Dell is exploring a traditional IPO following investor pushback

24 Sep 2018

Dell logo. Image: Jonathan Weiss/Shutterstock

Dell’s complex path to becoming a public company again sees another twist.

PC and storage giant Dell is looking into launching a traditional initial public offering (IPO) instead of going public by buying back a particular type of stock.

According to The Wall Street Journal, hedge funds including Elliott Management Corp and Canyon Capital Advisors are pushing back against a $21.7bn cash-and-stock offer from Dell to buy back ‘tracking stock’ from them. The tracking stock in question links to Dell’s 81pc stake in the software firm VMware.

Could an IPO be on the cards?

As reported in July, Dell’s plan to purchase the tracking stock meant it wanted to purchase shares in itself in order to make a return to the public market without having to go through the laborious IPO process.

Dell originally issued the tracking stock in 2016. It helped the company to purchase EMC as it could not pay for the entire deal in cash. EMC owned the majority stake in VMware, which Dell inherited.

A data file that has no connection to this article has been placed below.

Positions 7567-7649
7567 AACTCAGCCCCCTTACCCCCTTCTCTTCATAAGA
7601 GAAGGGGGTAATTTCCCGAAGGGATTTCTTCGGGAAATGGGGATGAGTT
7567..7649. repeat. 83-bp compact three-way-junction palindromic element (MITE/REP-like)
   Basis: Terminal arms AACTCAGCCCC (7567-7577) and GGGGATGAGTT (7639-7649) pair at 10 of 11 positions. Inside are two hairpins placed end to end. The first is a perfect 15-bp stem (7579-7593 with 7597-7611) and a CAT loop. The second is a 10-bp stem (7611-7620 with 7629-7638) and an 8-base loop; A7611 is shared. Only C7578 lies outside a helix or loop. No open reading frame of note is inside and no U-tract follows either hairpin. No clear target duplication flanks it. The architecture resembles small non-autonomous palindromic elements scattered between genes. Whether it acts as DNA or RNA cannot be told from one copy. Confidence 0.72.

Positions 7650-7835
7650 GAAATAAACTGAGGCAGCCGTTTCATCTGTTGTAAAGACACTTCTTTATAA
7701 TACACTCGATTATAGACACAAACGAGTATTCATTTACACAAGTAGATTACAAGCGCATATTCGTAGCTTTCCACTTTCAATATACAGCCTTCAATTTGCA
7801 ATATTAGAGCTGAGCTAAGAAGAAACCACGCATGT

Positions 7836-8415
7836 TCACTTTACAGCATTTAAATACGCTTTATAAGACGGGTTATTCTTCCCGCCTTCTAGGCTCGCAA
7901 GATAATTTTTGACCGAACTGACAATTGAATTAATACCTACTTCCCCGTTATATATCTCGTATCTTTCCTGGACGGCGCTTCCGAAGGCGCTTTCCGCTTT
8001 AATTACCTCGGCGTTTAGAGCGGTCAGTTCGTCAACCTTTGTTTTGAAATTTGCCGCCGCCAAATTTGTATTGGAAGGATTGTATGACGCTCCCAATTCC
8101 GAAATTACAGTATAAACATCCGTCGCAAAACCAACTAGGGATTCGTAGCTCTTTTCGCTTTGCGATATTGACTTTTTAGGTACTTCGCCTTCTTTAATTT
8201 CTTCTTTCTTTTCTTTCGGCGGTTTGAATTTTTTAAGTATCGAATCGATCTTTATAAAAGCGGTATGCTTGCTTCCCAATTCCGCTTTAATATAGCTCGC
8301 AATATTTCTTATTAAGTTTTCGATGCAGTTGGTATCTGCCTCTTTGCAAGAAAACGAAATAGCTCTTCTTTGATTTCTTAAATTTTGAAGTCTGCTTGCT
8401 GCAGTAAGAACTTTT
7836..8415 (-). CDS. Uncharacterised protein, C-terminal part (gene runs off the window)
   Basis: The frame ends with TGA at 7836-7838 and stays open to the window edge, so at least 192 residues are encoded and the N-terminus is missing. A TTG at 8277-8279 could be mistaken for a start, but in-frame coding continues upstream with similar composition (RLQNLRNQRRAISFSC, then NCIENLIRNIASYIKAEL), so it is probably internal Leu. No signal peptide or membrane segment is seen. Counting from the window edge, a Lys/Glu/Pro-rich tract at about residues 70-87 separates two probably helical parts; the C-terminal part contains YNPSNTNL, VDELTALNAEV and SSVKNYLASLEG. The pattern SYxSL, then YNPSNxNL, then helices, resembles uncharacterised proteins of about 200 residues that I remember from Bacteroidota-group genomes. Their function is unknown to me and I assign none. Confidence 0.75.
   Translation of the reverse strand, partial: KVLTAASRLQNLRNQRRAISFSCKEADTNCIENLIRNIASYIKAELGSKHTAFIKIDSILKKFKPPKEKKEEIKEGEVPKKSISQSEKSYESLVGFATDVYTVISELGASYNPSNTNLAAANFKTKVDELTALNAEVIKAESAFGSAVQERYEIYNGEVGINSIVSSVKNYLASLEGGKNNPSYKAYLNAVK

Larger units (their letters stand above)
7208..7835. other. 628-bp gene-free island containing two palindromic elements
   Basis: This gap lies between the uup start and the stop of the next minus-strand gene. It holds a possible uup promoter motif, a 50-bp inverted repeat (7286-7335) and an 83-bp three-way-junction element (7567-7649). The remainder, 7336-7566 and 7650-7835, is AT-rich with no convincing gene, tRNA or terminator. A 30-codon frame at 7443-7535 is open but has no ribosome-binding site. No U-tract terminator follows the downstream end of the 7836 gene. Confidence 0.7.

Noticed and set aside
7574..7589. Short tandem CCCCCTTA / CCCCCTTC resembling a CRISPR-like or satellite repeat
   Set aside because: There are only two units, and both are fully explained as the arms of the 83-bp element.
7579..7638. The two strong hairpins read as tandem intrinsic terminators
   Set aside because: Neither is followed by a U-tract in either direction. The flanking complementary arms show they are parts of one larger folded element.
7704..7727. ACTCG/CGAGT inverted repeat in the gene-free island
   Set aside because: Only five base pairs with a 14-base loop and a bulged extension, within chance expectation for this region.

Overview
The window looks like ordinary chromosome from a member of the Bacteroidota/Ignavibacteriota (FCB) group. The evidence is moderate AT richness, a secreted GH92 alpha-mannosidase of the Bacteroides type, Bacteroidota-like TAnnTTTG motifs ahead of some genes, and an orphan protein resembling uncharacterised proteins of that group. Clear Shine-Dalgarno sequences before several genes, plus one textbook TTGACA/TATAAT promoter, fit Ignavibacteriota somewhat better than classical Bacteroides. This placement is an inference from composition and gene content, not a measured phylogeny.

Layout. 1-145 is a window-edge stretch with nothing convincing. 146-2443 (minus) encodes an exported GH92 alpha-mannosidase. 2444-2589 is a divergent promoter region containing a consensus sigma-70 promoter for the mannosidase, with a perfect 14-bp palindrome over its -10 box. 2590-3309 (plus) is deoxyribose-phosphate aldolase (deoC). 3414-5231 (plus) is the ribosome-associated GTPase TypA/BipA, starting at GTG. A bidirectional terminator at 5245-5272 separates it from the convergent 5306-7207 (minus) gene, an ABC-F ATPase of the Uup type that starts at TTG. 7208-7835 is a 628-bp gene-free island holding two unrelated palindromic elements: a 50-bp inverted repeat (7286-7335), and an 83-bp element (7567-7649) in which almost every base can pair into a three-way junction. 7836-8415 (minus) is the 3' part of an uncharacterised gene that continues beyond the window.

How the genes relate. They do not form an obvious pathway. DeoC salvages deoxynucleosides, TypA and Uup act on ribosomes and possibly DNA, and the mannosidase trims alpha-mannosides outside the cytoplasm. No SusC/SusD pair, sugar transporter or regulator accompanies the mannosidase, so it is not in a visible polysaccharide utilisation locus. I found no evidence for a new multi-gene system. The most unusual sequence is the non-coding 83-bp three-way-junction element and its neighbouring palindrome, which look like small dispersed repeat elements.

A tracking stock depends on the financial health of a specific unit or division in a company, as opposed to the operations of the entire firm. The protesting hedge funds and investors say the offer from Dell shortchanges them as it inflates its own value and undervalues the tracking stock.

Dell would not need to raise new funds with the tracking stock deal; instead, it would be funded by the company issuing new shares and a $9bn dividend from VMware.

Dell shelved reverse-merger option

The company had been mulling over the idea of an IPO earlier in 2018 in a review that also encompassed the possibility of a reverse merger with VMware. It decided against the IPO in July as it was concerned its level of debt would put off investors, but the option is now back on the table.

The company recently pushed back a roadshow planned for this week with tracking stock investors and is said to be preparing to interview investment banks for underwriting roles in the potential IPO. The Financial Times reported that CEO Michael Dell and private equity firm Silver Lake are taking time to consider their options.

As opposed to relying solely on PC manufacturing, the firm has diversified in recent years. It now has business interests in areas from storage and servers to cybersecurity and networks. The company recently reported positive figures and the current stock market environment coupled with this may make an IPO the most attractive option.

Dell logo. Image: Jonathan Weiss/Shutterstock

Ellen Tannam was a journalist with Silicon Republic, covering all manner of business and tech subjects